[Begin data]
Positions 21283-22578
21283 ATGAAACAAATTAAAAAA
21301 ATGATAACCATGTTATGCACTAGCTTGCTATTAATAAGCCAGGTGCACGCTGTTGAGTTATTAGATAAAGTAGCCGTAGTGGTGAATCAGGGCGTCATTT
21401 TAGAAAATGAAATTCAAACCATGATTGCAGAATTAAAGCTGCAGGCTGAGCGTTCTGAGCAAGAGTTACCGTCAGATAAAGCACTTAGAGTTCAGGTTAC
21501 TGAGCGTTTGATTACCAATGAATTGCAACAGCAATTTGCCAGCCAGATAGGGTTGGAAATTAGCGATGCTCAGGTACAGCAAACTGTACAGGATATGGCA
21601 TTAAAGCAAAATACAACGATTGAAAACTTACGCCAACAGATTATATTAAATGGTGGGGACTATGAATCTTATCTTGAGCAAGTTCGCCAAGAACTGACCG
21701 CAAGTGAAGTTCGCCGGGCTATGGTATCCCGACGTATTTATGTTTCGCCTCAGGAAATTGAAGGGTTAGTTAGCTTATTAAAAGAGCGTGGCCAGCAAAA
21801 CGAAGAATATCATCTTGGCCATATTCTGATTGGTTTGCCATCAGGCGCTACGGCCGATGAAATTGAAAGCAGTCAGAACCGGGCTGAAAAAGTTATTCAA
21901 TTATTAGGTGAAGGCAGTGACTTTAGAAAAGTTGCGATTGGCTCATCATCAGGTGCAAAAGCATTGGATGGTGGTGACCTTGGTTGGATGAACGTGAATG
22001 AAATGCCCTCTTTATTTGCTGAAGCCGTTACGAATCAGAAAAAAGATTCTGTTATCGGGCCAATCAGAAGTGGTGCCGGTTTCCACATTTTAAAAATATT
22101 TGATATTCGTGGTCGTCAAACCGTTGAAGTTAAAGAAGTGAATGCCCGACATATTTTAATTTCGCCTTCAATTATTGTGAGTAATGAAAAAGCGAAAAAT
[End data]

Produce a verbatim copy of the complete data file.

Positions 21283-22578
21283 ATGAAACAAATTAAAAAA
21301 ATGATAACCATGTTATGCACTAGCTTGCTATTAATAAGCCAGGTGCACGCTGTTGAGTTATTAGATAAAGTAGCCGTAGTGGTGAATCAGGGCGTCATTT
21401 TAGAAAATGAAATTCAAACCATGATTGCAGAATTAAAGCTGCAGGCTGAGCGTTCTGAGCAAGAGTTACCGTCAGATAAAGCACTTAGAGTTCAGGTTAC
21501 TGAGCGTTTGATTACCAATGAATTGCAACAGCAATTTGCCAGCCAGATAGGGTTGGAAATTAGCGATGCTCAGGTACAGCAAACTGTACAGGATATGGCA
21601 TTAAAGCAAAATACAACGATTGAAAACTTACGCCAACAGATTATATTAAATGGTGGGGACTATGAATCTTATCTTGAGCAAGTTCGCCAAGAACTGACCG
21701 CAAGTGAAGTTCGCCGGGCTATGGTATCCCGACGTATTTATGTTTCGCCTCAGGAAATTGAAGGGTTAGTTAGCTTATTAAAAGAGCGTGGCCAGCAAAA
21801 CGAAGAATATCATCTTGGCCATATTCTGATTGGTTTGCCATCAGGCGCTACGGCCGATGAAATTGAAAGCAGTCAGAACCGGGCTGAAAAAGTTATTCAA
21901 TTATTAGGTGAAGGCAGTGACTTTAGAAAAGTTGCGATTGGCTCATCATCAGGTGCAAAAGCATTGGATGGTGGTGACCTTGGTTGGATGAACGTGAATG
22001 AAATGCCCTCTTTATTTGCTGAAGCCGTTACGAATCAGAAAAAAGATTCTGTTATCGGGCCAATCAGAAGTGGTGCCGGTTTCCACATTTTAAAAATATT
22101 TGATATTCGTGGTCGTCAAACCGTTGAAGTTAAAGAAGTGAATGCCCGACATATTTTAATTTCGCCTTCAATTATTGTGAGTAATGAAAAAGCGAAAAAT